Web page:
Upstairs, in the DJ booth, a young woman with blonde hair was playing dance music and dancing maniacally. I was kind of in awe and wondered how many doughnuts and how much coffee she’d had. The Bow Truss Colombian coffee that I was drinking was very good, but it did not give me enough energy to dance, let alone maniacally.

8. Red velvet doughnut with cream cheese filling and lemon glaze from the Goddess & Grocer The woman behind the table was very emphatic that these doughnuts were all-natural and never frozen. Was this a competitive strategy to cast aspersions upon the freshness of her competitors’ doughnuts? It was a good doughnut, though. The doughnut part was moist and cakelike (though a disturbingly bright red), the cream cheese was rich and sweet, and the glaze contained bits of lemon zest, which I greatly appreciated.

9. Tiramisu bombolini from Scafuri Bakery At this point, I was starting to reach the point of doughnut saturation. Frankly, the idea of this doughnut terrified me. I was sure it would be sweet enough to make my teeth ache. It was a pleasant surprise that it did not. But it was definitely a bakery doughnut—bakery doughnuts are smoother than doughnut-shop doughnuts. They smell like butter and powdered sugar instead of fried oil, and they taste inauthentic somehow. They remind me of when the CSO does a pop concert: the result is glorious, but there’s a sense that they are just doing it to please the little people and their true interests lie elsewhere.

10. Selection of mini doughnuts from Beavers Coffee & Donuts Beavers had four varieties of mini doughnuts. They requested that Donut Fest patrons choose two. This was where I realized I had truly reached the point of doughnut saturation: I could not choose. Not because all the varieties looked equally good—it was because, after an hour of fighting crowds and a growing pain in my stomach, I just did not care. I could have taken the doughnuts or left them. But there was a line behind me, so I chose: cinnamon sugar and strawberry cheesecake. Beavers’s doughnuts are not as good when they’re not freshly made. But the strawberry cheesecake really did taste like cheesecake, not just sugar and oily dough.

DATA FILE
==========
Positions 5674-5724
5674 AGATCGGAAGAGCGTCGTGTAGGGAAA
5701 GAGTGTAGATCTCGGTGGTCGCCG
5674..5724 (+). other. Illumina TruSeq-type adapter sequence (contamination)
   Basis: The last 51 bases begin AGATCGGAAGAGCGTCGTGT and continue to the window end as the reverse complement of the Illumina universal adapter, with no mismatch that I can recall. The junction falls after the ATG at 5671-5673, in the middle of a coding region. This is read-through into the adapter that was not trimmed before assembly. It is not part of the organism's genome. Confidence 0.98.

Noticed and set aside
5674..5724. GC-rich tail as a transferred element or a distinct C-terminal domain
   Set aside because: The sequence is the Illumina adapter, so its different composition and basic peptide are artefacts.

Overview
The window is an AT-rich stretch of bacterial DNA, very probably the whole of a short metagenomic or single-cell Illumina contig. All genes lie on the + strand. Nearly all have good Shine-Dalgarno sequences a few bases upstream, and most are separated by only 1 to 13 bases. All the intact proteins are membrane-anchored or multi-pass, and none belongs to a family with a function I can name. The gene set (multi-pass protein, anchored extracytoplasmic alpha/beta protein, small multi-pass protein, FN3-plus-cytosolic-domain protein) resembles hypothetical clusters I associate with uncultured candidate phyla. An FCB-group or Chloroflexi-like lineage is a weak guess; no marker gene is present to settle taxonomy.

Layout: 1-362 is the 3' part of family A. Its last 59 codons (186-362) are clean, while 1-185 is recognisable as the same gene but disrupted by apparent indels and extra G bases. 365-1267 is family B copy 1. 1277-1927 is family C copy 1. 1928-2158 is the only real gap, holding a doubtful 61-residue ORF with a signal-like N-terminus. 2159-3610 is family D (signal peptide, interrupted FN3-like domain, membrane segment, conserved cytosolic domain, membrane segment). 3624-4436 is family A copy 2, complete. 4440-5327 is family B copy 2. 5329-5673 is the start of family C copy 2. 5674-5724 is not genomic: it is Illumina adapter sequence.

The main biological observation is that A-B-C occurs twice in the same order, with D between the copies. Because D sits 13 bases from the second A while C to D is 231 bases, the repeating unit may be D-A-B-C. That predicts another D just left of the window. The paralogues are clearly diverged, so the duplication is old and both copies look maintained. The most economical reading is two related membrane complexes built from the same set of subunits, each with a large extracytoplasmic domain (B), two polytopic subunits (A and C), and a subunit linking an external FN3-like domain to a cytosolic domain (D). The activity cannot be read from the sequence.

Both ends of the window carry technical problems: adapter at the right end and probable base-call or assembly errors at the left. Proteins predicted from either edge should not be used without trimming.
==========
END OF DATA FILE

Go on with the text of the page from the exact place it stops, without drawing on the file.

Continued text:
11. Tahitian vanilla glazed doughnut from Firecakes Here I confess to my prejudices: Firecakes is my favorite doughnut shop in Chicago. Although I generally favor the old-fashioned buttermilk (or its pistachio variation when available), I have had the vanilla glazed before, and it is very, very good: light, fresh-tasting, not too sweet or saccharine. The Donut Fest sample was exactly the same as the one at the store, except smaller. In retrospect, I should have saved my sample and taken it home and consumed it later, after my doughnut fatigue had vanished, but I felt honor bound to try them all before the end of the festival.

Unsurprisingly, the panel of judges declared Firecakes the winner. The Goddess and Grocer came in second (so maybe the freshness campaign worked after all), and Stan’s came in third. I have no issues with these choices. I probably would have chosen the same, although maybe I would have reversed second and third place. It didn’t seem like anyone else had issues, either, or at least the DJ music and crowd noise were too loud to drown out protesters.

For the second year running, the people chose West Town Bakery. I guess I support that, too, since they really tried by schlepping along chafing dishes to serve the doughnuts warm.

I tried to have some final thoughts on doughnuts. I got my last cup of coffee (Big Shoulders’s Kenya Ab Chania Estate, very light and fruity and strangely good). The crowds had thinned a bit. The Firecakes crew gave away their last sample. I realized I had gotten doughnut glaze on my shirt. My head buzzed and my stomach throbbed in a disturbing way. I tried to muster some coherent thoughts. I could not. I tried to make my way toward the front door until I realized I had forgotten my coat.

Many mornings, I wake up and think how nice a doughnut would be. I seldom indulge that wish, but it’s usually a pleasant fantasy, like grabbing my passport and heading to O’Hare and buying the cheapest international ticket I can find. The morning after Donut Fest, I woke up and did not long for doughnuts at all. I do not think I will be thinking yearningly of them for a good long time. Well, maybe a week or something. Maybe by next Sunday, say.